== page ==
Hard Reviews 2
by Martin Popoff

Izzy Stradlin - 117 Degrees
Timeless rock n' roll can always go two ways: you care or you don't; it's universally relevant or it's thrown to the pedestrian pile. Izzy's still trying to make Rolling Stones records, or John Mellencamp records, or Keith Richards solo records, but he's also branching out into Texas twang and country, offering at least a full tour of Americana. Whether you'll allow him (C)reedence is another thing though. I mean, this can very easily be an empty experience, maybe just the first of the next wave of GN'R solo records, maybe the best so far, but we said that about all of em. So are you hollow, bored and cynical, your collection already overloaded with roots rock, or can Izzy's fervent Quo-table, Hanoi Rocking, Thoro-ly-good Mex-boogie get you line-dancing? He does does a reverent, seemingly educated job of it. Maybe you should let him live.
Rating 7

Soulfly - Soulfly
So Sepultura splits, ex-leader Max Cavalera bolting, along with wife/manager Gloria, who turns out to be a big cause of said rift. One can only shake one's head at this destruction of one of metal's most promising franchises. Anyhow, while the Seps plan their next move, Max strikes back with a record that sounds like Roots out-takes, Max taking his old band's Brazillian thrash hybrid into a rougher, rawer, more dope part of the world. So strip Roots of its majesty, send it back to the brash garage, sprinkle liberally with hip-hop samples, effects and other kitschy rap-derived signals, and Soulfly emerges, way heavier than the moniker might suggest, but definitely less Slayer and more ethnic street. Bottom line: this is an offshoot of an amazing record; lesser, trendier, more flippant, but still derivative of a great thing; more daring but somewhat less creative, annoying in its tireless novelty, inspiring in its Sepultura glow.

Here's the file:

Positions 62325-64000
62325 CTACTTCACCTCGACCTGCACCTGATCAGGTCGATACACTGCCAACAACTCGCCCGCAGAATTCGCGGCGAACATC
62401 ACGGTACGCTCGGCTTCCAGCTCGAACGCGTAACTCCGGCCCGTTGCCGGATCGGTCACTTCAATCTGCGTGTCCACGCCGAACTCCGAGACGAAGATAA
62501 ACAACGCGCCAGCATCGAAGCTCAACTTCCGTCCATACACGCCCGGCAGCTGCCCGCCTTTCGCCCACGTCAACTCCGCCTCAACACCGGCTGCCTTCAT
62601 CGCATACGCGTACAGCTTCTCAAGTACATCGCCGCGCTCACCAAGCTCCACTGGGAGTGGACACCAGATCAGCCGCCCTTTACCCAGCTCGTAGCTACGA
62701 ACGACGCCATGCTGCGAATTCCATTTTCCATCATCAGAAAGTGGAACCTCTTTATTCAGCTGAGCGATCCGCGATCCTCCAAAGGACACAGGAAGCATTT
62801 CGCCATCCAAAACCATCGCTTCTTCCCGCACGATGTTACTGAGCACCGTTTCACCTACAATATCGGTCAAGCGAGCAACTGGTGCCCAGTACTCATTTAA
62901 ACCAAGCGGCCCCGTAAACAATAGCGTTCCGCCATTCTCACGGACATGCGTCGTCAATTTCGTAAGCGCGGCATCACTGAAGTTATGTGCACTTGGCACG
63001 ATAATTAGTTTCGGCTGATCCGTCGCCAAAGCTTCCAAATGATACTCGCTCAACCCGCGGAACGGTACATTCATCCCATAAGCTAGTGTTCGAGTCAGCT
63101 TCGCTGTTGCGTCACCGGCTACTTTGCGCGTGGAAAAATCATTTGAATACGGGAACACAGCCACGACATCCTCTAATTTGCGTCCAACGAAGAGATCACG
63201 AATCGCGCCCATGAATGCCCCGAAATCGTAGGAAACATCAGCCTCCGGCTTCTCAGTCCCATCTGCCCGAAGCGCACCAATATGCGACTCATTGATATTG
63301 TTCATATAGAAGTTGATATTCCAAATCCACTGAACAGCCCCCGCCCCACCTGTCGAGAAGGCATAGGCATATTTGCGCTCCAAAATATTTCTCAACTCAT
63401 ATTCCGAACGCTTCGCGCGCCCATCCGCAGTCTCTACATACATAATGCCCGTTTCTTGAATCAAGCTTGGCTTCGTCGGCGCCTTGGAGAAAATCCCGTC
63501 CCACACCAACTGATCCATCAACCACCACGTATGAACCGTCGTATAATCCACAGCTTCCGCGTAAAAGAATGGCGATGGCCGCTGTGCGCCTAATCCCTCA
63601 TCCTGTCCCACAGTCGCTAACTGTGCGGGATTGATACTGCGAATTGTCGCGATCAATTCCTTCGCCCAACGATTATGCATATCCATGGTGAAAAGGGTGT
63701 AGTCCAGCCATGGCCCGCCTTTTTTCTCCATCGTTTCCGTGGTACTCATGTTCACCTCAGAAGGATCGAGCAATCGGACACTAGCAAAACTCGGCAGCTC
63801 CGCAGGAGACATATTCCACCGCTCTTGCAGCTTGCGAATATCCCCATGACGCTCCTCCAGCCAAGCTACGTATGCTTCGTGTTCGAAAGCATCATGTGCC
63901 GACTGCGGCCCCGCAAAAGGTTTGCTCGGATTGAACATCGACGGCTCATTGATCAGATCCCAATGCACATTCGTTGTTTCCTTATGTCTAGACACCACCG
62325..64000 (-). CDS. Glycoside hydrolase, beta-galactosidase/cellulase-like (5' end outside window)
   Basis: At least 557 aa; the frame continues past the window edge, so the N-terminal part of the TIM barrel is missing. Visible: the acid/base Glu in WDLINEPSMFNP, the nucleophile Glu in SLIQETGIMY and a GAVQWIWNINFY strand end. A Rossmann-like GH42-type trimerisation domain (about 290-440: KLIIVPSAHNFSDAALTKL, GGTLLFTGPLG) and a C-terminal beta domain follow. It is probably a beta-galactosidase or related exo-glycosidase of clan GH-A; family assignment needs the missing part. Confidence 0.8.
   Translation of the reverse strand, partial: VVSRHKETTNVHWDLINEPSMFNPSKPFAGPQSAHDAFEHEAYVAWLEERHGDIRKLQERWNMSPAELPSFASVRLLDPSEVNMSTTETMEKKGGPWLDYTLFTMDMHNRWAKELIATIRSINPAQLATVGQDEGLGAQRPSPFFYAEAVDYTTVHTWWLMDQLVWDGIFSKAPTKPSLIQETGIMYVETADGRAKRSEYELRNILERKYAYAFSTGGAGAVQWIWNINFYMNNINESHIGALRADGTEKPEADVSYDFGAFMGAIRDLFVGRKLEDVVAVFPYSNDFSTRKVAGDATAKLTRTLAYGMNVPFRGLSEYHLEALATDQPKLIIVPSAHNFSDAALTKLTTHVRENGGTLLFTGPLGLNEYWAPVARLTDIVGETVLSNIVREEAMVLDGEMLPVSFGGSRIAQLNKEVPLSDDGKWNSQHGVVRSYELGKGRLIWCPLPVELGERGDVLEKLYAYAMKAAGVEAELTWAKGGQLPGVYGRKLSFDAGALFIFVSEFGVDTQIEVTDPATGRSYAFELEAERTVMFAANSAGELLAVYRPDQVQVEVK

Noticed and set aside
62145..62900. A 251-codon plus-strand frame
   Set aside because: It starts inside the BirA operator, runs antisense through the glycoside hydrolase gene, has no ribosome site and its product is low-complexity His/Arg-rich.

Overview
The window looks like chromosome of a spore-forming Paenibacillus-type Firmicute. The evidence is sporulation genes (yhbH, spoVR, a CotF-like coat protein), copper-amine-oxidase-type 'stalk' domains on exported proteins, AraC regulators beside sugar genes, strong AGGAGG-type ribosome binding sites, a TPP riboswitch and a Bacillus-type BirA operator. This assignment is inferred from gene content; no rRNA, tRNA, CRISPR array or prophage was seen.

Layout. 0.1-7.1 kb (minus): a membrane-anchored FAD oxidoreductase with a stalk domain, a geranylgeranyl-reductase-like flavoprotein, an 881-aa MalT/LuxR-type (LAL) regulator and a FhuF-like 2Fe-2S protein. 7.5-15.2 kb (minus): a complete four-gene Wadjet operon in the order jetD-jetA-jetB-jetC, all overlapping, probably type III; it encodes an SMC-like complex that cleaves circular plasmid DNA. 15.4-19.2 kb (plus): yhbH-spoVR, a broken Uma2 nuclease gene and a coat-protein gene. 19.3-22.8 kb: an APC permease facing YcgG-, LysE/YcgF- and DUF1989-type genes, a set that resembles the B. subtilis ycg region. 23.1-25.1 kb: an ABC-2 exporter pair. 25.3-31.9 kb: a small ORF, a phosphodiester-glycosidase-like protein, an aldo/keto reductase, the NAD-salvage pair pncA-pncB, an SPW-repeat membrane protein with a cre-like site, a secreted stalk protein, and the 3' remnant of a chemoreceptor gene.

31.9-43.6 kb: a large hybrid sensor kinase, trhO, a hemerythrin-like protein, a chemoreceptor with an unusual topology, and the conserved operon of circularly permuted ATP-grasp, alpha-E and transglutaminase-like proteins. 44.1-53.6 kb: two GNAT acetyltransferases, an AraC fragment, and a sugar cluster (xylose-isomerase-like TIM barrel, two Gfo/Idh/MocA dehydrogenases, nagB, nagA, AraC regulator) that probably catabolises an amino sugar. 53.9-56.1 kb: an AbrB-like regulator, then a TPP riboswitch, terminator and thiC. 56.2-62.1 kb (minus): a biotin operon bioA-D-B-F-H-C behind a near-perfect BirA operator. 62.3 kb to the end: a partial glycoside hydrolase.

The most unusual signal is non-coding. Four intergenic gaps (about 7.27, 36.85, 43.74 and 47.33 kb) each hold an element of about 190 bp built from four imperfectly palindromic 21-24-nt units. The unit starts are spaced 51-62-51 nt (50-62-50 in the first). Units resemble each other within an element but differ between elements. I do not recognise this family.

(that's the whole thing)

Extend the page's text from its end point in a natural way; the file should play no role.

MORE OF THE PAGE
Rating 7

Sacred Steel - Reborn In Steel
(Metal Blade)
Oooh boy, when does a cutting edge micro-trend turn on itself and bite arse? Right about now, Sacred Steel being one of a handful of metal acts unabashedly reviving 80s metal. But this just seems all wrong. First and foremost, the band is fronted by a guy who sounds like a Shrapnel/Mausoleum reject, said metallion's Virgin Steely yelp being used for platitudes straight outa Manowar until we're all supposed to be, uh, reborn in glory, or metal, or iron or tin. Musically, full kudos for sounding underground and not full-on like clean Maiden (Hammerfall take notice), but this is just infinite ironic layers causing cultural confusion. Too many Korn bands for you? Well, these guys may be the first of too many traditional metal vikes.
Rating 7